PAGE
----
“We have a wonderful base of subscribers and donors who are regulars to our theater, and to expand that base has been a very big goal of ours,” says Keefe. “We’re also always interested in contributions people can make that maybe aren’t money. If people have property that they want to donate, we’ll take everything from props and costumes up to things that we could sell in order to raise money.”
Barrington’s White House
Cultural Director Rollin Potter had many discussions with staff on how to confront last year’s shutdown of arts venues.
“We cancelled the rest of spring 2020,” says Potter. “We started to venture out in the summer of 2020 with virtual and cultural events. We had a number of artists and performers who had worked with us over the past few years, who were willing to join us in doing some virtual performances.”
The summer brought a range of events, including lectures, painting lessons and musical performances filmed on site.
“We kept alive that way,” says Potter. “We advertised these online presentations. Then, we decided we would go ahead in the fall. We did our full series in the fall of 2020 but all virtually.”
Audiences came, and they continue to come in this new year. This January Barrington’s White House hosted its latest Town Warming with some major appearances. Former U.S. Secretary of State Condoleezza Rice and Motorola President and CEO Greg Brown had a fireside chat about the post-pandemic world. Then, William N. Daley, the vice chairman of public affairs for Wells Fargo and the U.S. Secretary of Commerce under President Bill Clinton, talked with Brown about post-election politics.
This March, Barrington’s White House presents traditional Irish tenor Paddy Homan as he performs and airs segments from his PBS production “I Am Ireland.” Classical pianist Llewellyn Sanchez-Werner, a local favorite, returns with his original compositions and piano classics by the likes of Claude Debussy and Frédéric Chopin.
Quinn Welder, the Rising Stars 2020 vocal winner and a current senior at Crystal Lake Central High School, performs on April 11. Then, on April 25, Dr. Avis Proctor, president of Harper College, provides insights on the state of higher education.
All events this season are live-streamed. Tickets can be purchased ahead of the performance or within 30 days of the premiere.
“We’ve been very fortunate that many of our donors continued to support us through this time,” says Potter. “I think people in Barrington and the surrounding communities wanted us to continue. We did some surveys, and they told us that they were really interested in our continuing virtual programming.”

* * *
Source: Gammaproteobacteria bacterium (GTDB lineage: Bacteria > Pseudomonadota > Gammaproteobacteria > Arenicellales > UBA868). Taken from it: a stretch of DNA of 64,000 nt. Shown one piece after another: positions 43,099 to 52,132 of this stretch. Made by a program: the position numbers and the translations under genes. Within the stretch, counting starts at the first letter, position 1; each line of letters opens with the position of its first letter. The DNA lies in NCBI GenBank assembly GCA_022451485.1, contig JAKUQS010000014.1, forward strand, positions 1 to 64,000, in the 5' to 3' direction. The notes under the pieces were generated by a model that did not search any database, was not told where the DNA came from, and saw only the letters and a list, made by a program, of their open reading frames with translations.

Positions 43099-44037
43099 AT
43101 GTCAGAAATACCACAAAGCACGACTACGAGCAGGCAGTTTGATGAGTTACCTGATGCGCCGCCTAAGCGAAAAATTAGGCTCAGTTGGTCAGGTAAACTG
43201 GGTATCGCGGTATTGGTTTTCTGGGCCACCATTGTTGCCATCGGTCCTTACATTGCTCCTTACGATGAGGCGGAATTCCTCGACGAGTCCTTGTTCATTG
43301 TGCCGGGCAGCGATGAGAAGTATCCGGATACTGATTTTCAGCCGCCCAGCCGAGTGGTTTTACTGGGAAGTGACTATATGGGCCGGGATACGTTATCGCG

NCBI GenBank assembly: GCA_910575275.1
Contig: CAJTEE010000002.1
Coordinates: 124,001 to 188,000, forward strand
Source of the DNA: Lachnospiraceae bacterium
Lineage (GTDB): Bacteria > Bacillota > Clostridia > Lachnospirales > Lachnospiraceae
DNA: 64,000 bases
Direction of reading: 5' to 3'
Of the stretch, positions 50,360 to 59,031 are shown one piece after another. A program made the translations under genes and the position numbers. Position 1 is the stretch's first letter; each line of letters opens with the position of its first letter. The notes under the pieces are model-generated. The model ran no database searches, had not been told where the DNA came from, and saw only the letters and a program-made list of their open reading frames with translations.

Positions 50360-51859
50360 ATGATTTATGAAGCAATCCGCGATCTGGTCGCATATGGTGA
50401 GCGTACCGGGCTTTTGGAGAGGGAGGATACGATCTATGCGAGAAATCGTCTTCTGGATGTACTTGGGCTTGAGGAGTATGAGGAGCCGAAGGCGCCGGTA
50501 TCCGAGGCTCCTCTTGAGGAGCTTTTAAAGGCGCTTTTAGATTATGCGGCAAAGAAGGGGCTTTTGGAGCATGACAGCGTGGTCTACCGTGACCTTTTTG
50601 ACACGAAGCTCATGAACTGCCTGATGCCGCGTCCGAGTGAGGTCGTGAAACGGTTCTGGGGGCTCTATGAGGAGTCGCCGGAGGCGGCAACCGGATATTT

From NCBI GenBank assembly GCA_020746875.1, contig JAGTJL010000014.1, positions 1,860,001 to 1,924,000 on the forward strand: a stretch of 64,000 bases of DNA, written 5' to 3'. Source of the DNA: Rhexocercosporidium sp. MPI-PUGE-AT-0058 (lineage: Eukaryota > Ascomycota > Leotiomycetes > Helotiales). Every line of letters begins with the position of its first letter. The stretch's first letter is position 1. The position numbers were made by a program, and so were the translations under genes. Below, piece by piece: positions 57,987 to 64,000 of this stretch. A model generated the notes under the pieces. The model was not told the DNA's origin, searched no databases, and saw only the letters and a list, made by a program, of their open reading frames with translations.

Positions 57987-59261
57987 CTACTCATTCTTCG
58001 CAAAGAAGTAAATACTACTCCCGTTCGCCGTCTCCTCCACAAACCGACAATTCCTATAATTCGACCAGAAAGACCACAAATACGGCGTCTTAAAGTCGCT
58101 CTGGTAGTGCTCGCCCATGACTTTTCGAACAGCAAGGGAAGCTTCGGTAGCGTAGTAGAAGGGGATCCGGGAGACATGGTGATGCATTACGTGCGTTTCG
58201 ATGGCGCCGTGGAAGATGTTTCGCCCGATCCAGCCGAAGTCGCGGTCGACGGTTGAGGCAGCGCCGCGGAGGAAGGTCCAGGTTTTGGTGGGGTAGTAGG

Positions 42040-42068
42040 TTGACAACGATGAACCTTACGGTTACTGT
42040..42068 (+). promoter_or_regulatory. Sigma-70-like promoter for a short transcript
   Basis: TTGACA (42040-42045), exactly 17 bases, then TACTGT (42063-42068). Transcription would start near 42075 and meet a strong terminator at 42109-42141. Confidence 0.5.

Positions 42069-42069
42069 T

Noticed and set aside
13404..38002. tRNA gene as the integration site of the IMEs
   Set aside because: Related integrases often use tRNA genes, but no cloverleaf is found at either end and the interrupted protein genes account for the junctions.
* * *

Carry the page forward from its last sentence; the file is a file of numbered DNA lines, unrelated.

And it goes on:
This past year’s shutdown of arts venues has afforded a unique opportunity for this historic venue in downtown St. Charles. Crews have been updating the 94-year-old building so that it’s ready for a grand reopening when performances can resume.
“We’ve added restaurants, bars and a new HVAC system,” says Ron Onesti, CEO and president of Onesti Entertainment Corporation, which owns Arcada. “We’ve enhanced the entertainment and overall experience since the shutdown happened. We’ve locked down our entire operation, restaurants and performing venues since March 2020.”
Although things have been quiet, Onesti’s team has been hosting periodic livestreams to keep the customer base engaged. On Dec. 12, 2020, a group of local musicians performed Frank Sinatra material for what would have been the late musician’s 105th birthday.
Onesti has been working to add film festivals to the lineup.
“We weren’t a big movie venue; we’re mostly live music,” explains Onesti. “I want to do whatever I can to support other venues. This isn’t a time to profit on any of these situations. This is the time to support them to whatever degree that they’re allowed to, or desire to have a performance space.”
Onesti is also looking at other creative uses for the venue that might include hosting seminars or workshops.
For the time being, Onesti asks patrons to hold on to their tickets until the theater is fully reopened. By sitting on tickets, patrons help to preserve the cash reserves that theaters like Arcada need to reopen. No show is going to be cancelled, just moved, Onesti adds.
“The community support has been tremendous,” says Onesti. “We are entering our 94th year and we’re one of the only vaudeville-era venues that has been going nonstop since we opened in 1926. We’re going to reward our patrons’ loyalty with an amazingly upgraded entertainment and culinary experience.”